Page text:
The initial ascend up the well-built wooden trail was gentle. A few more metres up the trail convinced me that I was deluded. Don’t judge a book by its cover – same for trails. The stairs leading up were endless and more kept appearing at each bend. Those dastardly steady stairs! As the incline became steeper, my thighs began to complain – first whimpering, then vehemently protesting together with my traitorous, heaving lungs at midpoint. This was just 15 minutes into the hike.

This was also a very humbling moment when I had to grudgingly conceded that my stamina is a joke. Eorimok and Yeongsil trails … What was I thinking ??

Cool blasts of wind and misty views greeted us when we finally reached the not-too-high top of 1163 metres. From there, we had a pretty good view of the eastern coastline marked by the Seongsan Ilchubong bump. We also hung around and took pictures of the peaks we would have arrived at if we had taken the other trails. Or not. Perhaps not.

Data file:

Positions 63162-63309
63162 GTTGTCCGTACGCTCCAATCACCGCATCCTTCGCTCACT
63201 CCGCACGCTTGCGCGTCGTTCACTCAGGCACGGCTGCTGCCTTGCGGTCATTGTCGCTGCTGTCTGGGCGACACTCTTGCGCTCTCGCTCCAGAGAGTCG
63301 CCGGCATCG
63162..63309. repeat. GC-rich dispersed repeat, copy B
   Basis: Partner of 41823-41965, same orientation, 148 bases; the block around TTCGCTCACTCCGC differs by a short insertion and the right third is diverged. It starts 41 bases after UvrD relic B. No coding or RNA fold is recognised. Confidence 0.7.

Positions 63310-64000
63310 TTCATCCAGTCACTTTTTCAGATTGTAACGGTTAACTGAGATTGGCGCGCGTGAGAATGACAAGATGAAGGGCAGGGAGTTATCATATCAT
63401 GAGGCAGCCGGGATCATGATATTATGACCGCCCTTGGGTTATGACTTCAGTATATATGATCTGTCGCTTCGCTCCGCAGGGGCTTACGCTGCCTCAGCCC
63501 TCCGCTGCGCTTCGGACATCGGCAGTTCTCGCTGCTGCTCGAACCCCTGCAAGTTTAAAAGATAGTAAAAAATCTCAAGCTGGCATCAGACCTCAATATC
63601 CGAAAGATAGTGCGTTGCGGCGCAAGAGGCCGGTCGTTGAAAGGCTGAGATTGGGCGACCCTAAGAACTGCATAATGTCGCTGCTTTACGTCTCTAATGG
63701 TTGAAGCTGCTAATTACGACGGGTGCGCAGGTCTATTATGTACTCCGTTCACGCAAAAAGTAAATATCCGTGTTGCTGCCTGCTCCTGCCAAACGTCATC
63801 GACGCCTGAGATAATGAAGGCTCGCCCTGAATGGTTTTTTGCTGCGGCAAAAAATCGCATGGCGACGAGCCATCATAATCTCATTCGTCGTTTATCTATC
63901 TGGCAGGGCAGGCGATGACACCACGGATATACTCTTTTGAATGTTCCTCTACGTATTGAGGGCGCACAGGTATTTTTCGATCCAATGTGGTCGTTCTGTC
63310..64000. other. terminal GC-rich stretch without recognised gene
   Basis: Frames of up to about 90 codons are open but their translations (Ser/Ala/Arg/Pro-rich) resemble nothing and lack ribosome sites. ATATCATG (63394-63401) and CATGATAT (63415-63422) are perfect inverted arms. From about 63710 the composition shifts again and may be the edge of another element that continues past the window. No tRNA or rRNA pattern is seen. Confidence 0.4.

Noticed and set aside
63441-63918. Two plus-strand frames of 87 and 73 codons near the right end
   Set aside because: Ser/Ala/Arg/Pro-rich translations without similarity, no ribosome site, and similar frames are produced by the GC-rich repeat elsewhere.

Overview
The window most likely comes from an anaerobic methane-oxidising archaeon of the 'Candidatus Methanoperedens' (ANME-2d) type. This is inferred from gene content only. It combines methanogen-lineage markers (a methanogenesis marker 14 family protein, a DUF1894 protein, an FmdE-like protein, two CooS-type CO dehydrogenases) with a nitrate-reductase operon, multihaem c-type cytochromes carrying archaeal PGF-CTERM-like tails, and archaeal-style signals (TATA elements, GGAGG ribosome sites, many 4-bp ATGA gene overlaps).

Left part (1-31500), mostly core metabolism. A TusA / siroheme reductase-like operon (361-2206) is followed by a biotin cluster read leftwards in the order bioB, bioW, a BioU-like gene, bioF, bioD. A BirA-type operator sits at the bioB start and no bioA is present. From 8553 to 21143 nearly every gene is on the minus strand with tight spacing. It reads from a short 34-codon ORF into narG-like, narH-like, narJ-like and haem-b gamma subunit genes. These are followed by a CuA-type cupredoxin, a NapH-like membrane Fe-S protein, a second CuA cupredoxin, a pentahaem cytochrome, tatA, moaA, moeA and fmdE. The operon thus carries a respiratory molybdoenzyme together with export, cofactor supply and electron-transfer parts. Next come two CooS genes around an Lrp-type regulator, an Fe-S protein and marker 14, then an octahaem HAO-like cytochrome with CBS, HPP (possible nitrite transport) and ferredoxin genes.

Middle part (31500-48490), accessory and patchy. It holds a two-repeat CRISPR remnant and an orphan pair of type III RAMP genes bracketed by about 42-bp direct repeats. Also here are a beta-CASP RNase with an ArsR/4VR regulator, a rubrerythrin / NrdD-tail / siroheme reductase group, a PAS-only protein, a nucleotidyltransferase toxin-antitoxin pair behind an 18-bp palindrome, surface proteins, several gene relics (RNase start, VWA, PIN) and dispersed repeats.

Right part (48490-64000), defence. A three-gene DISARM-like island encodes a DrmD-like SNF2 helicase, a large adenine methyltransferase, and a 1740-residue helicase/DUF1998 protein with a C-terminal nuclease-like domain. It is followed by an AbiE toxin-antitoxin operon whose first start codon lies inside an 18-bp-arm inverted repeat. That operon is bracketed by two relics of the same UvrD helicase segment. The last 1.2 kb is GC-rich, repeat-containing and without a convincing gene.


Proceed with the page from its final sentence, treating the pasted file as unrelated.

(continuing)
The rain had cleared when we got there so the short stay at the top, coupled with long-legged spiders swinging by to celebrate the successful ascend, was rather pleasant.

The hike down took 30 minutes, 10 less than going up but the knees were up in arms. Oy.

Good hike nonetheless.

Year of Travel, 2019

4 months into my sabbatical

Having travelled thus far

Wanderlust still beckons

Still keen on the NATAS bazaar

The 11am train

That I thought would be empty

Turned out quite different

Full of uncles and aunties

All heading to the east

Where good deals are promised

To where their hearts’ desires

May be fulfilled, returning happiness

What of the time

When grounded at home

A barista I became

And a baker, skills honed

Coding I understood more

Python is its name, yay

Deeper knowledge of French and Mandarin

再多一些, s’il vous plait

Yoga and diet plans

Not fads they once were

I found out I may be labelled

A pescatarian, it’s weird

For the last 2 months

With my precious freedom’s wings

Bent on continuing my flight

Till the fat lady sings



NATAS: National Association of Travel Agents in Singapore ; organizer of the biannual travel fair here where avid travellers flock to for travel packages, info and free gifts

再多一些: means ‘a little more’ in Mandarin